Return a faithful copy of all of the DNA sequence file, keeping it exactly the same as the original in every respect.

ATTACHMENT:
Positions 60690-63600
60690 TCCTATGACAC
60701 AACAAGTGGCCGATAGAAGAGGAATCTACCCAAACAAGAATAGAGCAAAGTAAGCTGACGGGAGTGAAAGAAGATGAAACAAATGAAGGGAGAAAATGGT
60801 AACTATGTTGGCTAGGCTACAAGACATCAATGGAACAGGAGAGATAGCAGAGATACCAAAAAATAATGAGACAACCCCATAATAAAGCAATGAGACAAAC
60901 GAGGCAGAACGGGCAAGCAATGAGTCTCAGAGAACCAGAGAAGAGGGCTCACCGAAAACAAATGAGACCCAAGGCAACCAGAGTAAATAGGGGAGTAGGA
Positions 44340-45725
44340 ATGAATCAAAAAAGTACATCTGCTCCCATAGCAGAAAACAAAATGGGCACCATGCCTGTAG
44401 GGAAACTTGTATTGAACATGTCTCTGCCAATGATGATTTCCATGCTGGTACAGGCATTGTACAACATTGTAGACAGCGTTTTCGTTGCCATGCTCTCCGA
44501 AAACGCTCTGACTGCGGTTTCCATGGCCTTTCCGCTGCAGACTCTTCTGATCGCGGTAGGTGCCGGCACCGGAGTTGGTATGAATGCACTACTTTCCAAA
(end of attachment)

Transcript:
Positions 60690-63600
60690 TCCTATGACAC
60701 AACAAGTGGCCGATAGAAGAGGAATCTACCCAAACAAGAATAGAGCAAAGTAAGCTGACGGGAGTGAAAGAAGATGAAACAAATGAAGGGAGAAAATGGT
60801 AACTATGTTGGCTAGGCTACAAGACATCAATGGAACAGGAGAGATAGCAGAGATACCAAAAAATAATGAGACAACCCCATAATAAAGCAATGAGACAAAC
60901 GAGGCAGAACGGGCAAGCAATGAGTCTCAGAGAACCAGAGAAGAGGGCTCACCGAAAACAAATGAGACCCAAGGCAACCAGAGTAAATAGGGGAGTAGGA
Positions 44340-45725
44340 ATGAATCAAAAAAGTACATCTGCTCCCATAGCAGAAAACAAAATGGGCACCATGCCTGTAG
44401 GGAAACTTGTATTGAACATGTCTCTGCCAATGATGATTTCCATGCTGGTACAGGCATTGTACAACATTGTAGACAGCGTTTTCGTTGCCATGCTCTCCGA
44501 AAACGCTCTGACTGCGGTTTCCATGGCCTTTCCGCTGCAGACTCTTCTGATCGCGGTAGGTGCCGGCACCGGAGTTGGTATGAATGCACTACTTTCCAAA